Fatigue is an issue affecting many healthcare workers with the potential to adversely affect work performance (Garrubba & Joseph 2019).
What is Fatigue?
Fatigue can be defined as ‘mental and/or physical exhaustion that reduces your ability to perform your work safely and effectively’ (Safe Work Australia 2017).
Fatigue can have many adverse effects in the workplace, including:
Increased risk of work errors (e.g. medication errors)
Increased risk of accidents and injuries
Reduced reaction times
Reduced communication ability
Reduced ability to identify risks
Reduced ability to convey empathy
Reduced decision-making ability
Reduced ability to control emotions
Reduced attention to detail
Reduced problem-solving ability
(Garrubba & Joseph 2019; Kelton et al. 2014)
Fatigue may also lead to long-term physical health issues such as:
Depression and anxiety.
(Garrubba & Joseph 2019)
Causes of Fatigue in Healthcare
Factors that may contribute to fatigue include:
Poor work scheduling and planning
Working night shifts
Inadequate time between shifts
Being awake for long periods of time
Uncomfortable environmental conditions
Mental and physical work demands
Poor quality of sleep
Travel to and from work
Commitments to family, social activities and other employment.
A 2012 study by Stimpfel, Sloane and Aiken found that patients’ dissatisfaction with their care escalated as the number of nurses working shifts of 13 hours or more increased. Another important finding from Stimpfel et al. (2012) was that:
‘...Nurses working shifts of 10 hours or longer were up to two and a half times more likely than nurses working shorter shifts to experience burnout and job dissatisfaction…’
Stimpfel et al. (2012) describe longer shifts as detrimental to healthcare workers’ wellbeing, care of clients and staff turnover. They also acknowledge the necessity for constructing workplace policies and cultures that support nurses taking leave, leaving their shift on time, and not working overtime without being paid accordingly.
Caruso (2014) found that nurses who are fatigued place other people at risk of harm during their commute to and from their nursing shift, noting that sleep must be made a priority by employers (when rostering) and nurses (in their personal lives).
Scott et al. (2014) found in their study that nurses are more likely to experience decision regret (a ‘negative cognitive emotion that occurs when the actual outcome differs from the desired or expected outcome’) if they are fatigued, lack adequate sleep and are not able to recover well between shifts.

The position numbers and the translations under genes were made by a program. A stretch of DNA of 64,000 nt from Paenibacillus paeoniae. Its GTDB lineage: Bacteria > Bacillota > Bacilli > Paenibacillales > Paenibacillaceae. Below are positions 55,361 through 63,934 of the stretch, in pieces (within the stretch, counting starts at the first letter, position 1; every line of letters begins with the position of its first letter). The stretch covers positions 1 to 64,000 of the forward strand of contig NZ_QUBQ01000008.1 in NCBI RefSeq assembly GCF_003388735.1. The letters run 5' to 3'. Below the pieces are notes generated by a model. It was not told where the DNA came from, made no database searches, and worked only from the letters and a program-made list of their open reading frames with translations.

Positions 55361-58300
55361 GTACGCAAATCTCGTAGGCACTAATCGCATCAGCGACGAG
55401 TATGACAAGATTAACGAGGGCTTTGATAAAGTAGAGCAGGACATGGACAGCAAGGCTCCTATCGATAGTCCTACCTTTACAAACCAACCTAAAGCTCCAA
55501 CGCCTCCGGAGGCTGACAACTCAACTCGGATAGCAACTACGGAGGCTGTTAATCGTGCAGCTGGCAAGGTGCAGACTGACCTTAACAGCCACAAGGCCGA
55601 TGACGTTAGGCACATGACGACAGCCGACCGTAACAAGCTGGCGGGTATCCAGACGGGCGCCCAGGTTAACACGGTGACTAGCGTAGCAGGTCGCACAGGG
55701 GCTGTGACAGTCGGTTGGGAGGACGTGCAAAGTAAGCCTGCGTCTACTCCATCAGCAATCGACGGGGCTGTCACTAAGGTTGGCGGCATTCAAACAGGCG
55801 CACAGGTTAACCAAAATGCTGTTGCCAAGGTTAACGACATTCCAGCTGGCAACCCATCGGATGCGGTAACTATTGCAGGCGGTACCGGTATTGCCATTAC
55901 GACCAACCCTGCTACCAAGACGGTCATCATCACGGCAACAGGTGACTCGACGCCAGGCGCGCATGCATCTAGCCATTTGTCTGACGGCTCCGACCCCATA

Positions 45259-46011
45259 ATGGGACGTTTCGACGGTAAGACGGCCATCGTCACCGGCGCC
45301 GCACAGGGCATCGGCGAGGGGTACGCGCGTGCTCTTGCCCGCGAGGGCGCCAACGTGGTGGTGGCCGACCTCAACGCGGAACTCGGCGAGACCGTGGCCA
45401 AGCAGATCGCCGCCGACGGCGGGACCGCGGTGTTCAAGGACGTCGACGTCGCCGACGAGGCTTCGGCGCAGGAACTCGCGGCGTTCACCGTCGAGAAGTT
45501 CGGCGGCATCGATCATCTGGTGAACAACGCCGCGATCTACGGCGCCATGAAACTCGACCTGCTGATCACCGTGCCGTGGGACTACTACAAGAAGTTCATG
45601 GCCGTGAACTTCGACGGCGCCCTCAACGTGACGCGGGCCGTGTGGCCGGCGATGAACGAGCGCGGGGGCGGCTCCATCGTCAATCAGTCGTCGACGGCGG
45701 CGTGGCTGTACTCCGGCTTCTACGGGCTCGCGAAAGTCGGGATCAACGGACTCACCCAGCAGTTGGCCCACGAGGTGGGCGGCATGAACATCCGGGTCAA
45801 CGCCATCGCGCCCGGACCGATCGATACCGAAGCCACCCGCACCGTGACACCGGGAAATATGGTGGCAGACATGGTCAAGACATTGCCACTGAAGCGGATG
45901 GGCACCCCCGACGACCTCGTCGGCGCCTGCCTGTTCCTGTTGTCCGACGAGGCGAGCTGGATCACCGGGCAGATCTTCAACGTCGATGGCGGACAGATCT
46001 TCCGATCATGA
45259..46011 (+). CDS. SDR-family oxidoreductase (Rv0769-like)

According to Sagherian et al. (2016), there is a higher rate of chronic fatigue among nurses that work on their days off in comparison to nurses who do not work on their days off. Furthermore, there is better recovery between shifts and less fatigue reported by nurses who claim to feel refreshed after sleeping.
Physical performance is lower amongst nurses who experience acute or chronic fatigue, and furthermore, nurses with chronic fatigue consider themselves to be ‘less alert and less able to concentrate when providing patient care’ (Sagherian et al. 2016).
Both acute and chronic fatigue in nurses is also linked to poorer communication (Sagherian et al. 2016).
Fatigue can also present as compassion fatigue, which occurs when a person is fatigued or exhausted to the point where they cannot properly take part in caring relationships (Nolte et al. 2017).
Øyane et al. (2013) found in their Norwegian study that night-shift nurses are more likely to experience insomnia than nurses who do not work night shifts. Chronic fatigue is more prevalent among night-shift nurses, however, anxiety, depression and sleepiness were not found by this study to be linked to night-shift nursing.
Eldevik et al. (2013) found that excessive sleepiness, insomnia and excessive fatigue were connected to ‘quick returns’ (having less than 11 hours between nursing shifts). Smith-Miller et al. (2014) similarly conclude that many nurses experience ‘high rates’ of fatigue, and that working a shift longer than 12 hours increases fatigue and errors.
Strategies for Preventing Fatigue
Get an appropriate amount of uninterrupted sleep before each shift
Avoid alternating between day and night shifts if possible
Take breaks in a quiet place away from the unit
Eat a healthy, well-balanced diet
Reduce caffeine consumption
Reduce stress through strategies such as exercise and meditation
Adjust light sources (bright lights will increase alertness during night shifts, but exposure to sunlight after a night shift will interrupt the sleep-wake cycle)
Try to maintain a healthy work-life balance
Ensure sleep environments are calm and quiet
Remove electronics from sleep environments
Recognise the signs of fatigue and take appropriate actions for the safety of staff and patients.
Nolte, AGW, Downing, C, Temane, A & Hastings-Tolsma, M 2017, ‘Compassion fatigue in nurses: A metasynthesis’, Journal of Clinical Nursing, [Epub ahead of print], viewed November 9 2017, https://www.ncbi.nlm.nih.gov/pubmed/28231623
Sagherian, K, Clinton, ME, Abu-Saad Huijer, H & Geiger-Brown, J 2016, ‘Fatigue, Work Schedules, and Perceived Performance in Bedside Care Nurses’, Workplace Health & Safety, vol. 65, no. 7, pp. 304-12, viewed 9 November 2017, https://www.ncbi.nlm.nih.gov/pubmed/27872407
Scott, LD, Arslanian-Engoren, C & Engoren, MC 2014, ‘Association of sleep and fatigue with decision regret among critical care nurses’, American Journal of Critical Care, vol. 23, no. 1, pp. 13-23, viewed 9 November 2017, http://ajcc.aacnjournals.org/content/23/1/13.short
Stimpfel, AW, Sloane, DM & Aiken, LH 2012, ‘The Longer The Shifts For Hospital Nurses, The Higher The Levels Of Burnout And Patient Dissatisfaction’, Health Affairs (Project Hope), vol. 31, no. 11, pp. 2501–9, viewed 9 November 2017, https://www.ncbi.nlm.nih.gov/pubmed/23129681